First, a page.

It’s back to the drawing board for congregations offering Vacation Bible School thanks to the COVID-19 pandemic.
“A lot of us are really digging deep into our creativity and figuring out how we can offer something for families and for children that is accessible and doable without feeling like one more thing to do,” said Carrie Veal, minister of children and community life at Myers Park Baptist Church in Charlotte, North Carolina.
Children’s ministers typically use May to prepare materials and decorations for VBS. This year, things look a little different as some churches transition to virtual formats. Yet others are still deciding whether to move forward, postpone or cancel altogether, said Veal, former president of the Cooperative Baptist Fellowship’s Children’s Ministry Network.
The summer program at Myers Park Baptist will center around a 20-minute Zoom call enabling children to log on to watch live or watch the recorded program at a later time, she said. The call will follow a simple format which includes a song and a daily question.
The church also will provide takeaway bags that families can pick up. The activity materials will be available for download online for families unable to make a trip to the church, Veal said.
“The virtual opportunity gives us a great chance to experiment with activities that might appeal to some kids and don’t appeal to others.”
Veal said virtual VBS allows parents to adjust activities to fit their children’s interests.
“For kids who don’t like crafts, the kid doesn’t have to deal with the annoyance of going to the craft rotation and the parents don’t have to worry about the craft supplies,” she said. “Instead, there might be a cool science opportunity that the child could get really excited about.”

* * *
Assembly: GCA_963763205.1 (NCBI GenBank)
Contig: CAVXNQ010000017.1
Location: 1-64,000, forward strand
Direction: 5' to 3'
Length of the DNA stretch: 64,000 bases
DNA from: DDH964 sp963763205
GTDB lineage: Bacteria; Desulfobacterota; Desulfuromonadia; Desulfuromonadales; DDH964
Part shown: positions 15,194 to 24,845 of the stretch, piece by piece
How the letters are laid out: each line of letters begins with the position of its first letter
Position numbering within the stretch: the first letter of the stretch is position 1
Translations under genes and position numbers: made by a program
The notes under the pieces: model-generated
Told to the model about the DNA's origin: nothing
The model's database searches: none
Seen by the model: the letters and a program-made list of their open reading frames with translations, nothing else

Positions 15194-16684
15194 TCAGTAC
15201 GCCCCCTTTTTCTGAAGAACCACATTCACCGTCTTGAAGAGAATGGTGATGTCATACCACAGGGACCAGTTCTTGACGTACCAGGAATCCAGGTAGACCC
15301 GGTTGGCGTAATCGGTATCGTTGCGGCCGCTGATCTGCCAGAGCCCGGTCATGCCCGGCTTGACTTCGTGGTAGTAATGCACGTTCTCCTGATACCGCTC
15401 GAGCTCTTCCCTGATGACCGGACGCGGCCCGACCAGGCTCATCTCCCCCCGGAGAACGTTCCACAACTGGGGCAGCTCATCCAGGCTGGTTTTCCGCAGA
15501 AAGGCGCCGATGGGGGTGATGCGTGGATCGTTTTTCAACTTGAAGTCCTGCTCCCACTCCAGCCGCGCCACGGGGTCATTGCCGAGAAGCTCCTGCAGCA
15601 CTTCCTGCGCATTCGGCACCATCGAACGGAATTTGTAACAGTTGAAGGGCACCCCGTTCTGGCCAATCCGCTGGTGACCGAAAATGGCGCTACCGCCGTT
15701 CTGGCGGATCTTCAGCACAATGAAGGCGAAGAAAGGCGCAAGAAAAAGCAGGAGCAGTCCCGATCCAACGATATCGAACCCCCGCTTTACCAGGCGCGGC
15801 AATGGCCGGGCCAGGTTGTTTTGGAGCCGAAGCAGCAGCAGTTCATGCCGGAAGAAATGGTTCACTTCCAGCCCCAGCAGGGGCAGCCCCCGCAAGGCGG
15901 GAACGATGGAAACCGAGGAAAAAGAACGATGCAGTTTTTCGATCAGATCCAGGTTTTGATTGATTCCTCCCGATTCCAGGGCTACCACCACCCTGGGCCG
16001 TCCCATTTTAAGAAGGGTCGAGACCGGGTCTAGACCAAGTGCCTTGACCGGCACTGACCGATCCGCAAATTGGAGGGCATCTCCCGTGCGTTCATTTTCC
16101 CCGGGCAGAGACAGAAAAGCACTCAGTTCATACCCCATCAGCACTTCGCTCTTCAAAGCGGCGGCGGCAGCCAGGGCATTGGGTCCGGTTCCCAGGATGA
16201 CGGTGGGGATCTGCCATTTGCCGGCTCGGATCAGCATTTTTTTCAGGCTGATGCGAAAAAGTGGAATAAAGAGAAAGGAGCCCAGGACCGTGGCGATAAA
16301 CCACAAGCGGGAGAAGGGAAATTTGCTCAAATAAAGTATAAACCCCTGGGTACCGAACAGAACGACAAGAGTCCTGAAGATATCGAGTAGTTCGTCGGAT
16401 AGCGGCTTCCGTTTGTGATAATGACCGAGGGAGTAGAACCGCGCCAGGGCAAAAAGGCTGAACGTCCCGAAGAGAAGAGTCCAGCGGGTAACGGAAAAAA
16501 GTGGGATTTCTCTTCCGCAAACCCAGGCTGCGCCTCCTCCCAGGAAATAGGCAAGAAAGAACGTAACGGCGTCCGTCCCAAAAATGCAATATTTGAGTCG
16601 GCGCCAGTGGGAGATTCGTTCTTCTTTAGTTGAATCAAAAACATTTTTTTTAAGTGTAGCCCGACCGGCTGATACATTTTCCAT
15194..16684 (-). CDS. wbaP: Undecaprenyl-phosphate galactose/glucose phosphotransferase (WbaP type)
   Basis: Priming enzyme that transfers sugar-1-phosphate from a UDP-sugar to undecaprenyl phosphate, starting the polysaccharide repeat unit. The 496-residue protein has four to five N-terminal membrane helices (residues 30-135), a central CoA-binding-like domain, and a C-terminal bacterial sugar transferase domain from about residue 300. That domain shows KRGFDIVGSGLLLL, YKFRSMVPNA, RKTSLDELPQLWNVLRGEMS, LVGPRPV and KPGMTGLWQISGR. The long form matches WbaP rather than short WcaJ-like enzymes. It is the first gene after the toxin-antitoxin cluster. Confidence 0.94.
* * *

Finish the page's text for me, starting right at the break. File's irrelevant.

While technology provides opportunities, Veal said, it is not the same as face-to-face.
“One of the biggest missed opportunities virtually is really connecting with the kids and with their parents,” she said. “Not having VBS in person means there’s a whole group of families that I won’t have a real opportunity to connect with.”
And there’s the fact that children are growing tired of using virtual platforms like Zoom.
“It has lost all of its excitement and appeal,” she said.
One parent predicted his 9-year-old will struggle to connect through an online-only VBS offering.
“It’s just kind of soulless,” said Clay Courson, a resident of Fleming Island, Florida, which is located about 30 miles south of Jacksonville.
Previous in-person VBS experiences have helped his 9-year-old daughter, Paige, open up, he said. They contributed to her spiritual and social growth.
“She’s a little bit shy and VBS always opens her up,” Courson said.
But he doesn’t see that opportunity for her online.
“When you take those live interactions away, it’s like living in a shadow world,” he said.
The move to online also is impacting the bottom lines of companies that produce VBS materials, said Thom Schultz, president and founder of Group Publishing.
“Ordinarily we’d be entering into the busiest time of year for us, but right now it is much quieter than it’s ever been in the past,” he said.
LifeWay Christian Resources recently reported a significant drop in revenue due in part to falling VBS bulk orders from churches and resulting in plans for layoffs, spending and hiring freezes at the Nashville, Tennessee-based company.
Schultz said that he can’t think of a more important year for churches to hold VBS than 2020.
“Kids today are filled with fear, confusion and are experiencing a loss of hope,” he said. “There’s not a better time for something like Vacation Bible School to come along with a message of hope and a sense of God’s love and protection for them.”
It’s why some churches are going ahead despite the drawbacks.
“This will allow us to still hold VBS and teach children about building a foundation on Jesus Christ,” Bridgette Poag, children’s pastor at Dunwoody Baptist Church in Atlanta, Georgia, told Baptist News Global via e-mail.
Ministers are striving to make the experience an impactful one, she added.
“It will not be the same as an on-campus VBS in terms of energy, but we will do the best we can to capture that in our videos,” she said.
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